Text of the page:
The era of classic rock was a hectic one. Whilst many of our favourite rockers enjoyed significant commercial success and creative enlightenment, it seems that a prerequisite for such enormous success is also a fair share of crushing lows. You can’t have it all, and in some strange way, perhaps the lows make the highs worthwhile.
Anyway, we digress. When you look at the history of the world’s most celebrated bands, you see that they have enjoyed success and endured hardship in equal measure. The Beatles, The Rolling Stones, Black Sabbath, the list is endless. Another band that endured their fair share of fraught experiences was Led Zeppelin. The group that filled the void left by The Beatles took rock down a darker, more expansive route, and reaped all the rewards. Known for their debauchery, many of the tales about Led Zeppelin are now legends due to how ridiculous they are.
One of the most notorious instances, however, came in June 1977. Whilst on tour in America, the band’s hard-partying lifestyle had started to take its toll, and their relevancy was waining due to the advent of punk, but in no uncertain terms, they were still a major outfit. The story goes that the band were booked by legendary impresario Bill Graham, who founded the Filmores East and West for a duo of shows in Oakland, California.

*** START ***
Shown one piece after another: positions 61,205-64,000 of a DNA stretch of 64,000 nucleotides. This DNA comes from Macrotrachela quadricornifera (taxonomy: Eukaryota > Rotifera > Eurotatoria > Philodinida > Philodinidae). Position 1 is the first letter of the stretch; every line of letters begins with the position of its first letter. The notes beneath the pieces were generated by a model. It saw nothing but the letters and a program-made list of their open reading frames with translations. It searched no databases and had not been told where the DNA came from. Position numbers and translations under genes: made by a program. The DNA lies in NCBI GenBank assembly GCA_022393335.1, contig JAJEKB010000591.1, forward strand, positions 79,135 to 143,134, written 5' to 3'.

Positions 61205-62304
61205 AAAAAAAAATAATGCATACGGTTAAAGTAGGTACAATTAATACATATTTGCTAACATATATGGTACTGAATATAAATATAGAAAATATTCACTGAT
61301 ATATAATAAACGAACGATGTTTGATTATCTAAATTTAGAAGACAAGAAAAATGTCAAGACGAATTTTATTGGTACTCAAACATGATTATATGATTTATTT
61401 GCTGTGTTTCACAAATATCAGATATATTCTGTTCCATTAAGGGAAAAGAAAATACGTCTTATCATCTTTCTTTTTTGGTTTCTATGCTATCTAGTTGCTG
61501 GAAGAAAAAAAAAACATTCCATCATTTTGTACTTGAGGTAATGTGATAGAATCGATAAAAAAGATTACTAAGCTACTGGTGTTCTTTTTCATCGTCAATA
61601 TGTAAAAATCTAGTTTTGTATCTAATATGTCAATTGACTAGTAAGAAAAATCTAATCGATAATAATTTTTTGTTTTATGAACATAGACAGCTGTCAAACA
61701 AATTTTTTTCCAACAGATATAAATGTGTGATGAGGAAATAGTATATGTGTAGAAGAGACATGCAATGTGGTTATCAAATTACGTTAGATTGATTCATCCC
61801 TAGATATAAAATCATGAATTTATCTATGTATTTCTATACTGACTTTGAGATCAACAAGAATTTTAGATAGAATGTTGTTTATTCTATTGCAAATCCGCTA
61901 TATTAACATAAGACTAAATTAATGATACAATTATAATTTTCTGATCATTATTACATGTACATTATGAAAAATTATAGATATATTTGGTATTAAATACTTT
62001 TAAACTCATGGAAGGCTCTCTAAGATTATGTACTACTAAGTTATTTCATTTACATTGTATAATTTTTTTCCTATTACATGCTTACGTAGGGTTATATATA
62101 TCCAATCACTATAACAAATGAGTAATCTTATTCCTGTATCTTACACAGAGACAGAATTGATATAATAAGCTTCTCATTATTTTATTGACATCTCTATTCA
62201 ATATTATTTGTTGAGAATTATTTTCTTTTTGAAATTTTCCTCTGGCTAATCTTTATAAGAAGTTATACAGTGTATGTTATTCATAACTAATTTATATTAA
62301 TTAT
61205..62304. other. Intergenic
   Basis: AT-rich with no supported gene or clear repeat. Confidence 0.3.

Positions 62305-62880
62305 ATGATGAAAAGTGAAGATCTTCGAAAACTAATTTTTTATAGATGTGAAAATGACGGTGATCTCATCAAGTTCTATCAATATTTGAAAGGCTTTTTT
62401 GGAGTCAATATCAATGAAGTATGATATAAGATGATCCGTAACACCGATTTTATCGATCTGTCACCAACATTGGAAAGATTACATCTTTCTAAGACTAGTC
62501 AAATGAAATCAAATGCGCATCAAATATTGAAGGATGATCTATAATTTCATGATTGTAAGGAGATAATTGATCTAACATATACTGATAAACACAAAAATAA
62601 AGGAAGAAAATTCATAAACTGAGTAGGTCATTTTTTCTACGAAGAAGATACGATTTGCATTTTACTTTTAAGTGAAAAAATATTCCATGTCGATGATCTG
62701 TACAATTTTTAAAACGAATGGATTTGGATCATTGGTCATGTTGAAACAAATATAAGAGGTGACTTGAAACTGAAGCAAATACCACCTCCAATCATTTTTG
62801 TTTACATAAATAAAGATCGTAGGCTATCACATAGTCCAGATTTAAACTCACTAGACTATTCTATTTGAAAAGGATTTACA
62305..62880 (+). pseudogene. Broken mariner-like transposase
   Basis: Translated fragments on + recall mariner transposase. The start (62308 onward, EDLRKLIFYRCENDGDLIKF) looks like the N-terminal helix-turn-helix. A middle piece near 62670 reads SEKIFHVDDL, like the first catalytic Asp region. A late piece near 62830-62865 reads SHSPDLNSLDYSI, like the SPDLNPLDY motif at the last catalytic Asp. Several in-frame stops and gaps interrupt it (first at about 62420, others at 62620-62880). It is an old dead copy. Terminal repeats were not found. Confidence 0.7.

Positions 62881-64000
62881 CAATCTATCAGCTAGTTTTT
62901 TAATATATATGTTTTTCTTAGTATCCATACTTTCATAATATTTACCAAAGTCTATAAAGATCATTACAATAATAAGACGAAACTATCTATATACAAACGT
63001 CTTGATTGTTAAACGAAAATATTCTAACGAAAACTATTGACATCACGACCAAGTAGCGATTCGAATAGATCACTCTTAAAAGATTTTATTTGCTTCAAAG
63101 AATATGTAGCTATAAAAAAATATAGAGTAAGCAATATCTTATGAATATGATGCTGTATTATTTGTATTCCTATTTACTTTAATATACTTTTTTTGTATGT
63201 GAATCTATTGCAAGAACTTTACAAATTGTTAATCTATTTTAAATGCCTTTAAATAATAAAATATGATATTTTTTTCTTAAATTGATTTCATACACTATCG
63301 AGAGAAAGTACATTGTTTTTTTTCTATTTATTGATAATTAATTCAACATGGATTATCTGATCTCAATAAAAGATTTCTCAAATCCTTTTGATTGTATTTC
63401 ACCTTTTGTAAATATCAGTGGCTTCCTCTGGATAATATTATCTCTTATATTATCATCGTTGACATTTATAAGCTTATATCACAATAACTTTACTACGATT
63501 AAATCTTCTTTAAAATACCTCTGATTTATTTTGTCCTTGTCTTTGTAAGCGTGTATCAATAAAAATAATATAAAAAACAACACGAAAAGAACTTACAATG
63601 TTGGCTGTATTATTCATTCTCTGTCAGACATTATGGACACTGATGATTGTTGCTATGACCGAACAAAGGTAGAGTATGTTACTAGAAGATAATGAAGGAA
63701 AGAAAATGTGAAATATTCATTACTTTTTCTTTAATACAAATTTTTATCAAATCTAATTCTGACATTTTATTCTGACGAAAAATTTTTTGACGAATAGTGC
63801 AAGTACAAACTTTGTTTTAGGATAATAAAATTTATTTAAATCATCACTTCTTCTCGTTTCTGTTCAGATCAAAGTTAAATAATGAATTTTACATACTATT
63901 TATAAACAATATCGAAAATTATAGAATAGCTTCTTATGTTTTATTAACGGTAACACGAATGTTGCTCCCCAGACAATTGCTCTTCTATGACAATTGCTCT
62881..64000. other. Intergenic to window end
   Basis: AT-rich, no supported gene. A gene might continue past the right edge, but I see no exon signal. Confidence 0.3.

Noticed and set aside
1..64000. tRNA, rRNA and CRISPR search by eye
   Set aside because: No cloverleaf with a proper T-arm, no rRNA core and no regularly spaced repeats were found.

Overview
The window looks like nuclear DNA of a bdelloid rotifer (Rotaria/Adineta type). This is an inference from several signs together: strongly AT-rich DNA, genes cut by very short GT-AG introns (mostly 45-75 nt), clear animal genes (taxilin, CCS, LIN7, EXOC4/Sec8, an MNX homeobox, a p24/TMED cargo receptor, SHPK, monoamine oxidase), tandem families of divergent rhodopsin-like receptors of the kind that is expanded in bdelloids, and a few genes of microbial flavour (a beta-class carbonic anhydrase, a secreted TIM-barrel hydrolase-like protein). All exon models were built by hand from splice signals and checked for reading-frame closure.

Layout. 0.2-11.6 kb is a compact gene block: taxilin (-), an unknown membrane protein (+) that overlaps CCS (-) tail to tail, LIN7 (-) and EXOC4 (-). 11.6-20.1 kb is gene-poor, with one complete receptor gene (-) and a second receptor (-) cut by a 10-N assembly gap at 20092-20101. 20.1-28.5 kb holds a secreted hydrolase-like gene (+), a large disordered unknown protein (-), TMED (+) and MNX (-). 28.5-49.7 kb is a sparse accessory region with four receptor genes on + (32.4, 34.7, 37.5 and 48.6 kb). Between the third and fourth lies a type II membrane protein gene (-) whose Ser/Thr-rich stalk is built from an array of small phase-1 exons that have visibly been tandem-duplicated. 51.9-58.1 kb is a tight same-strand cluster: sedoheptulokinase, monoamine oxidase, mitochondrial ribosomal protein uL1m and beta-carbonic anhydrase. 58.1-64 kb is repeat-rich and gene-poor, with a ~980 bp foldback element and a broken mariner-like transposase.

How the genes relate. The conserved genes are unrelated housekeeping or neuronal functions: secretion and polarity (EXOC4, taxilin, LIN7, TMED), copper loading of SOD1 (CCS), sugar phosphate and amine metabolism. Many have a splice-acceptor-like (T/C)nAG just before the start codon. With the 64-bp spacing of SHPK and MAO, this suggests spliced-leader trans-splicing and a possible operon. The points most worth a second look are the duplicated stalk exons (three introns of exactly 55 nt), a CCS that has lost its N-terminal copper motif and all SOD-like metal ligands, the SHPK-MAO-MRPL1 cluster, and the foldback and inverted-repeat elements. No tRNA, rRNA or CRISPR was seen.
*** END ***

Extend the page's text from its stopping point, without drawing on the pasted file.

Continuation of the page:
Regardless of his booking, Graham, who had escaped Nazi Germany, always felt that Zeppelin brought a rather unpleasant form of male aggression to their shows. One evening, he was to be proven right.
The band played the first of the shows on June 23rd, 1977. Whilst performing, Warren, the 11-year-old son of the band’s manager, Peter Grant, attempted to remove a ‘Led Zeppelin’ sign from one of the dressing-room trailers. Per an account by Graham, one of his security guards politely told Warren that he couldn’t have it.
However, drummer John Bonham’s account differed markedly. He claimed that he saw it from the stage and said that the guard hit Warren. A scene of ultra-violence ensued. Peter Grant, Bonham, and hired muscle John Bindon, allegedly beat seven bells out of Graham’s employee. Whilst the beating was underway, the band’s notorious tour manager, Richard Cole, is reported to have stood guard.
The man was rushed to hospital bleeding, and the band are said to have refused to play the next show unless Graham signed a document that absolved them of any guilt. Graham’s hand was forced. Given that it was the days before the internet where mania surrounded bands, he feared a riot if the band didn’t turn up, regardless of punk or not. He was also assured that the document was legally worthless.
After the show, Grant, Cole, Bonham and Bindon were arrested when back at the hotel. The case rumbled on for over a year and was eventually settled out of court for an undisclosed fee. Graham discussed the episode in a chapter in his autobiography, which was released the year after his death in 1992. It remains one of the most fraught stories in the whole of led Zeppelin’s history.